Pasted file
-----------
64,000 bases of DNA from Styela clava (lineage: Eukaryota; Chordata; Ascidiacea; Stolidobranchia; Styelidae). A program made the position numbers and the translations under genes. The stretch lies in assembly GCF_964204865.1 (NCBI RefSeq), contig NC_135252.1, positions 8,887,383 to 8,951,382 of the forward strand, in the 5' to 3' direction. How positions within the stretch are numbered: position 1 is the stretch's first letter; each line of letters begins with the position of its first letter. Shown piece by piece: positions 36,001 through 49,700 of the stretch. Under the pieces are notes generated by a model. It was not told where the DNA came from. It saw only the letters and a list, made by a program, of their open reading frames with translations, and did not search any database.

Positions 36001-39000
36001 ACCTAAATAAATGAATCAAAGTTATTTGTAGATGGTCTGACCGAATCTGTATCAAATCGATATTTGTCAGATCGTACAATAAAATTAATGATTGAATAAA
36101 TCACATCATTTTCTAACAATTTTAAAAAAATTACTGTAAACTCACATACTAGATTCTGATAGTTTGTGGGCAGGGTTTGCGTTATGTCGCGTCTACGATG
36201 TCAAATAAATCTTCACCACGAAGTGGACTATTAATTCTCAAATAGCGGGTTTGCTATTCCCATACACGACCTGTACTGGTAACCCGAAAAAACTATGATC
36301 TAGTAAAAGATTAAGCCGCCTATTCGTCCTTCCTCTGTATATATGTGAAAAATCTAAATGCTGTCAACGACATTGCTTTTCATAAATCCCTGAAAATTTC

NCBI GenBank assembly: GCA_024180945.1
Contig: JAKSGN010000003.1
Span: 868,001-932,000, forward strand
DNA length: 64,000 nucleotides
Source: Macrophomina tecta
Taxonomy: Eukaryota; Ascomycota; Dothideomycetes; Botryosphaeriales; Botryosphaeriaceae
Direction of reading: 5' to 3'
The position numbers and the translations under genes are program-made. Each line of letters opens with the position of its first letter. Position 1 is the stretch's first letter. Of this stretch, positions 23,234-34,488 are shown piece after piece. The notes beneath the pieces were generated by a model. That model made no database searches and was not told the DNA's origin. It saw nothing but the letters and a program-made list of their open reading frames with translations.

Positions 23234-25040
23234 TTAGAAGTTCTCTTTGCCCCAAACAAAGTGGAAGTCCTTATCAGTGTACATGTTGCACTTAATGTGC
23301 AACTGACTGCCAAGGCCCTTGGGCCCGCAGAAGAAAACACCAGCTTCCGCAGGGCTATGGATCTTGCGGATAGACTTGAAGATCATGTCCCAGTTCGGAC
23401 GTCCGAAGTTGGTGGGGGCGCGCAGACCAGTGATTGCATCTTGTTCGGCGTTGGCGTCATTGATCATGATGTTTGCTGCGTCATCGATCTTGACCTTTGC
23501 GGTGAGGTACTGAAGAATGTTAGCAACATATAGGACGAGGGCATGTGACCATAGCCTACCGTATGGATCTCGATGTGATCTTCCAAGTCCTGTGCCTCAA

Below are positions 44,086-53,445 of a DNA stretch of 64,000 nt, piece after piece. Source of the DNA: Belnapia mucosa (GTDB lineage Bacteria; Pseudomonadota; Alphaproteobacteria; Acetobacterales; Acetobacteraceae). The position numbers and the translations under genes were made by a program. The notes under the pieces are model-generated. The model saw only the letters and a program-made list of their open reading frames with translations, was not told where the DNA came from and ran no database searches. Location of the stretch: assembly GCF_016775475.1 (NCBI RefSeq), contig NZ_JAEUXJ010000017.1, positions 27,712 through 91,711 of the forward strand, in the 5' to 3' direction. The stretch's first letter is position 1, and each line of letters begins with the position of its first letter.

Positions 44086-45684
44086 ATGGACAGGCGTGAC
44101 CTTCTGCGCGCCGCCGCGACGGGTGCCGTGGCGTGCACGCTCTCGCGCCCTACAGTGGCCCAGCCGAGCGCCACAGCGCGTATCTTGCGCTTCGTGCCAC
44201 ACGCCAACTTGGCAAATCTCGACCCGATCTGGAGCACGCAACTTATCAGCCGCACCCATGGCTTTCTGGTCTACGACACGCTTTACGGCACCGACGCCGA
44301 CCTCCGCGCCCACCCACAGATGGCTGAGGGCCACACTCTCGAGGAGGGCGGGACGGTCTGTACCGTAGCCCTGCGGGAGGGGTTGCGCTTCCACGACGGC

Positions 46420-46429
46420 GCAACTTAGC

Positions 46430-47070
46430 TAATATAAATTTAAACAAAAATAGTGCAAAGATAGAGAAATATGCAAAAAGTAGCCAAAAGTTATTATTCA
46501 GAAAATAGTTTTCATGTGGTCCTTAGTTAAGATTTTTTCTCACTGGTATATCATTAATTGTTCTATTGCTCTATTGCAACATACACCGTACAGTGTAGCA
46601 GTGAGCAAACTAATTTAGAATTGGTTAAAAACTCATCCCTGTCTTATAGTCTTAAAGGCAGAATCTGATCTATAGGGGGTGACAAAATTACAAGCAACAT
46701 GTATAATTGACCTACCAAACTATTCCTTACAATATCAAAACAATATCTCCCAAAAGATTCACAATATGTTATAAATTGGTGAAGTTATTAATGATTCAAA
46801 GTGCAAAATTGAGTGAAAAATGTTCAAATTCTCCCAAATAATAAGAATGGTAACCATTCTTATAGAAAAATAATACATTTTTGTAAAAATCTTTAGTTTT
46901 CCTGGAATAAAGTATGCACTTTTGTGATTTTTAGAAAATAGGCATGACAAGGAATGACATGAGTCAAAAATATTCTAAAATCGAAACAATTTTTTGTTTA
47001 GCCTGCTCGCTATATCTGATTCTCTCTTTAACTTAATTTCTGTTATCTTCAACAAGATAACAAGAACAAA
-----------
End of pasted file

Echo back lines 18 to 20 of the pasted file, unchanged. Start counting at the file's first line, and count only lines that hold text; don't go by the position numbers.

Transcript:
23401 GTCCGAAGTTGGTGGGGGCGCGCAGACCAGTGATTGCATCTTGTTCGGCGTTGGCGTCATTGATCATGATGTTTGCTGCGTCATCGATCTTGACCTTTGC
23501 GGTGAGGTACTGAAGAATGTTAGCAACATATAGGACGAGGGCATGTGACCATAGCCTACCGTATGGATCTCGATGTGATCTTCCAAGTCCTGTGCCTCAA

Below are positions 44,086-53,445 of a DNA stretch of 64,000 nt, piece after piece. Source of the DNA: Belnapia mucosa (GTDB lineage Bacteria; Pseudomonadota; Alphaproteobacteria; Acetobacterales; Acetobacteraceae). The position numbers and the translations under genes were made by a program. The notes under the pieces are model-generated. The model saw only the letters and a program-made list of their open reading frames with translations, was not told where the DNA came from and ran no database searches. Location of the stretch: assembly GCF_016775475.1 (NCBI RefSeq), contig NZ_JAEUXJ010000017.1, positions 27,712 through 91,711 of the forward strand, in the 5' to 3' direction. The stretch's first letter is position 1, and each line of letters begins with the position of its first letter.